How to prepare for an exam

Having been in university for almost a decade, I can confidently say that I can count on one hand the amount of times I have ever heard someone say that they enjoyed an exam. The thought of being confined to a room for two to three hours, whilst you rack your brain to remember everything you’ve learnt over the last few months is enough to make anyone nervous, so I thought I’d share six (6) tips I’ve learnt over the years that help make exams a bit more bearable…dare I say even mildly pleasant!

  1. Attend Classes

Actually going to your classes and not sleeping in is crucial, simply because lecturers usually only test on material they have actually taught in class. Also, your lecturer will often subtly give exam tips throughout the term saying things like “focus on this chapter”, “you’ll definitely be tested on this”, or “we won’t be covering chapter 11 in detail” etc. These tips let you know what to study and what not to ‘waste’ time revising.

  1. Ask for tips

At the end of the term ask the lecturer if they have any tips or can offer any direction regarding the exam. You can also approach your tutor/Teaching assistant for tips as these are usually PhD students and so they sympathise with students. Finally, ask students in the years above you who have taken the course if they have any advice regarding topics to focus on, type of questions the lecturer is likely to ask etc.

  1. Study the text

Go through the course textbook and try to determine what is testable, i.e. what would make a good essay question or good multiple choice questions. Also, always read the practice questions they put at the end of a chapter as these highlight the key topics and concepts that have been covered in the chapter.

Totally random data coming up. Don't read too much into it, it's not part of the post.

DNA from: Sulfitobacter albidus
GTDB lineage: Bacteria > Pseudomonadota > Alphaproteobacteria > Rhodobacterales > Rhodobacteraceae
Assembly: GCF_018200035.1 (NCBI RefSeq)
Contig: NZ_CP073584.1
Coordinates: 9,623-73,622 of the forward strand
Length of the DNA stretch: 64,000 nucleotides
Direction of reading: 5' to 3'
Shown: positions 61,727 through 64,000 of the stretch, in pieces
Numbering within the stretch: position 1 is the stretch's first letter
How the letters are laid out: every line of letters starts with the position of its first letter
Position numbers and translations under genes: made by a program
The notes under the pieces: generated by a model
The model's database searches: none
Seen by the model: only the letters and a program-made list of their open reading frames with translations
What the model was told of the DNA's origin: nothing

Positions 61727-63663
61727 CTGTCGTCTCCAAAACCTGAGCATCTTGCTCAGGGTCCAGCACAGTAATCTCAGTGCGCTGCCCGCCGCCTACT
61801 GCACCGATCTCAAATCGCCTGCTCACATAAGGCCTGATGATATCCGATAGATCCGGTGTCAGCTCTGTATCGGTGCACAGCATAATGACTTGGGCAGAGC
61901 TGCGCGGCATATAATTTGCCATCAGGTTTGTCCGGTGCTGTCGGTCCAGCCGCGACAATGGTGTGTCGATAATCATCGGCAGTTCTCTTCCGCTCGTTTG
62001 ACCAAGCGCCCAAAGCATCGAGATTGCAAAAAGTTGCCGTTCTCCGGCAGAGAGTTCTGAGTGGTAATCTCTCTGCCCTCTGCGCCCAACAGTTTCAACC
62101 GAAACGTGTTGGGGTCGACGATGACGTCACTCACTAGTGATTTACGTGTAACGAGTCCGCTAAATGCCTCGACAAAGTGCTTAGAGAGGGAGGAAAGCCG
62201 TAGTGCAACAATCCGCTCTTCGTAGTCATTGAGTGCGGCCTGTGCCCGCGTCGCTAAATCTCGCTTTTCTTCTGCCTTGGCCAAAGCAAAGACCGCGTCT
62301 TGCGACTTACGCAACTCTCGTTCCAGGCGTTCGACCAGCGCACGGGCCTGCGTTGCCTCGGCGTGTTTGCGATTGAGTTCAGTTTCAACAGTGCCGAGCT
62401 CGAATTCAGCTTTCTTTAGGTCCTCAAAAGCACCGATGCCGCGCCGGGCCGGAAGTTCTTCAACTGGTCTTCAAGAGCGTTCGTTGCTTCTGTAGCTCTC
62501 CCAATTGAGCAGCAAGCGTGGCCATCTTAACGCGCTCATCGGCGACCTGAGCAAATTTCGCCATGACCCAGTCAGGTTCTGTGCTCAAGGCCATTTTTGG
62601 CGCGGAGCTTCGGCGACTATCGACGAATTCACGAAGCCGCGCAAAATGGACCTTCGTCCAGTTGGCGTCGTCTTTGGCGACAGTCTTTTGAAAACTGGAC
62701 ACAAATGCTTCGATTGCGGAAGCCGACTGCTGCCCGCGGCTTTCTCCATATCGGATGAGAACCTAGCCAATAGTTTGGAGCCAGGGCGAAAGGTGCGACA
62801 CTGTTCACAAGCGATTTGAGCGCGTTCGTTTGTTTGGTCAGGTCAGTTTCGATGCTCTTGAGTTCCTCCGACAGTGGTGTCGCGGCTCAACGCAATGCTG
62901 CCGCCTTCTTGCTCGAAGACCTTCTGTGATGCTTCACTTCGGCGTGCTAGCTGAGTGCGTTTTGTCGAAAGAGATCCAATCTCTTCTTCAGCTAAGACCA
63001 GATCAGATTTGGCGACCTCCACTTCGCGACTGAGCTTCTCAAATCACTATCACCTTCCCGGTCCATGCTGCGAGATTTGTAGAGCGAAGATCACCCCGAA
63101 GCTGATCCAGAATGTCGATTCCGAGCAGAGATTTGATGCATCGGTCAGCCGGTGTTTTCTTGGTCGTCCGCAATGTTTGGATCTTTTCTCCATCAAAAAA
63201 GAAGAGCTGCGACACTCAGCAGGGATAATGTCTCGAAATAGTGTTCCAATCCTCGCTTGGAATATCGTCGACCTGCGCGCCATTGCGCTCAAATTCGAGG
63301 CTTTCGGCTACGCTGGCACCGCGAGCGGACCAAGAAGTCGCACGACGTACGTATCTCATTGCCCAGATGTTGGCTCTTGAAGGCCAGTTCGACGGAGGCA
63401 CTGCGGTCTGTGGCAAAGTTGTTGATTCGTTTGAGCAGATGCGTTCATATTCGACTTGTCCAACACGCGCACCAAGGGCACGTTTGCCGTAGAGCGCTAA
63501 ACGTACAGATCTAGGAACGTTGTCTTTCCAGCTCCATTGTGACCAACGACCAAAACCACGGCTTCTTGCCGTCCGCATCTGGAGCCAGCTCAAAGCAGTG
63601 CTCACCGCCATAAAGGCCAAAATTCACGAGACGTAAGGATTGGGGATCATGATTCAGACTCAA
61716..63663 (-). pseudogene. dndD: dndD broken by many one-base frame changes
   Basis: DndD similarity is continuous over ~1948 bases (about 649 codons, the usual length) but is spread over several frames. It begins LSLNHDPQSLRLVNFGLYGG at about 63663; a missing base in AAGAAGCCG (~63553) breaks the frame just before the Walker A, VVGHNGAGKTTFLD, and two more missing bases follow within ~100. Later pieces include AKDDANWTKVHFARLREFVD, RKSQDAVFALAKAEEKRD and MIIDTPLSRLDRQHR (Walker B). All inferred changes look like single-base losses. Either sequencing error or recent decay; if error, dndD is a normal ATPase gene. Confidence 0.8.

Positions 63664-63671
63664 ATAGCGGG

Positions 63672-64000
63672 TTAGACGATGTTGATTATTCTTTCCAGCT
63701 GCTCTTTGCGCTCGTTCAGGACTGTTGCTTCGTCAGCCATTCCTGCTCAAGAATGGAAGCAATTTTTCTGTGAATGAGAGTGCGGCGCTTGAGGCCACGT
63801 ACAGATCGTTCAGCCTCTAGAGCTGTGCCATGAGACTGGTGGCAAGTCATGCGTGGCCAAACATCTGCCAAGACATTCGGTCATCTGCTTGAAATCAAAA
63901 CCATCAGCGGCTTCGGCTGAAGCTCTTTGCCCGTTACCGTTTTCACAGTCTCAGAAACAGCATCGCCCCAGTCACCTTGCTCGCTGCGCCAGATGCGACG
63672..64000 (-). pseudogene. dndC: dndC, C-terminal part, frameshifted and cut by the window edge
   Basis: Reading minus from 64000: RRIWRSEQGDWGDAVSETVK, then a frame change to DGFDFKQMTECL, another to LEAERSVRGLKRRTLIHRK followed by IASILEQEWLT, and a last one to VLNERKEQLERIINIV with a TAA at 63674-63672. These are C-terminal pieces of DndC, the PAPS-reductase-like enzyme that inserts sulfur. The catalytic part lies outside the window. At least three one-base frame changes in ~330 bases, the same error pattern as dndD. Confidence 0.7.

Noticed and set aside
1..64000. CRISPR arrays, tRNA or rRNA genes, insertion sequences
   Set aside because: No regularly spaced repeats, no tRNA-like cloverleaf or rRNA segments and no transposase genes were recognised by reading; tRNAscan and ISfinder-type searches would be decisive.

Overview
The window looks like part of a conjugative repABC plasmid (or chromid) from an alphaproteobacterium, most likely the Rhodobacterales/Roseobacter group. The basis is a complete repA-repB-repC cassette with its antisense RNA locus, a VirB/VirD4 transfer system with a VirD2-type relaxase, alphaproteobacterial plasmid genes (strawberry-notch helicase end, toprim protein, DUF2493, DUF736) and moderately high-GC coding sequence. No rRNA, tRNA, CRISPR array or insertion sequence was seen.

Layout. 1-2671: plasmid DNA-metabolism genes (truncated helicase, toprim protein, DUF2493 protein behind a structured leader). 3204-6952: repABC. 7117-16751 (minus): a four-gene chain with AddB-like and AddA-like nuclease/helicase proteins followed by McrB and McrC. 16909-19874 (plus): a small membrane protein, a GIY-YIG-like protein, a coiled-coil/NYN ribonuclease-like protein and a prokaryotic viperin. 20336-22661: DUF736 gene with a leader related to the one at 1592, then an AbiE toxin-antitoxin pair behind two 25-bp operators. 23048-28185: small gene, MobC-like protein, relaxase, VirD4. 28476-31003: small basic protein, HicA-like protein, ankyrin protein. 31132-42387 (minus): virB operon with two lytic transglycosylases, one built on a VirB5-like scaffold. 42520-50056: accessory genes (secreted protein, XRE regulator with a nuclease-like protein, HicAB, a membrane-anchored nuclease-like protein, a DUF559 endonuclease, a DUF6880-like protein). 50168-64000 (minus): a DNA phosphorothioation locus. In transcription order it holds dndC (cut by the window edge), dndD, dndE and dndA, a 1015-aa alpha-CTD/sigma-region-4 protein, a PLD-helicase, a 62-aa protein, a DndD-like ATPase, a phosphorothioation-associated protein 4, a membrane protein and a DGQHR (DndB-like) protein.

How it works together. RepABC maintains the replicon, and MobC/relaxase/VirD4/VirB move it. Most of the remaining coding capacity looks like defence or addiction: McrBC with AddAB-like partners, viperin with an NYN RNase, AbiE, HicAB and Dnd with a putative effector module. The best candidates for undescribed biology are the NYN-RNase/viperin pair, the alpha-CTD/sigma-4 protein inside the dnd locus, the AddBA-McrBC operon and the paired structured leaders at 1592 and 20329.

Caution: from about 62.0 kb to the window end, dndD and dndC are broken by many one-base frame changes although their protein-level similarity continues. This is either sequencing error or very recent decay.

book-reading-library-literature-159697

  1. Review past exam papers

If possible get your hands on copies of past exam papers for the course. Some universities publish these, but if your university doesn’t you can ask students in the years above you or approach student societies e.g. Ask the management society for business past papers. Reading past papers gives you an idea of what to expect and can help you feel more prepared and less anxious!

  1. Organise a group study session

Even if you prefer to study alone, just one group study session allow you to see what your peers are studying. A group session can offer direction and your friends can remind you to focus on topics that you may have previously overlooked. Your classmates can also help explain complex topics that you may not have fully grasped and in the end you will all help each other to better understand the material.

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  1. Learn your study style

Everyone has a different method for studying that works for them. I always had to take copious notes, then convert those notes to point form on cue-cards that I carried with me up until I went into the exam room. Others, like my sister, have a photographic memory and just had to re-read the text while highlighting key points in bright colours (lucky gal!). The point is that there is no ‘correct’ way to study, you just have to play around with different techniques until you figure out what works best for you.

I hope all of these tips help you in preparing for your upcoming exams. Let me know if you have any additional tips/tricks that work for you in the comments below!

Thanks for stopping by!

Dr Gabi

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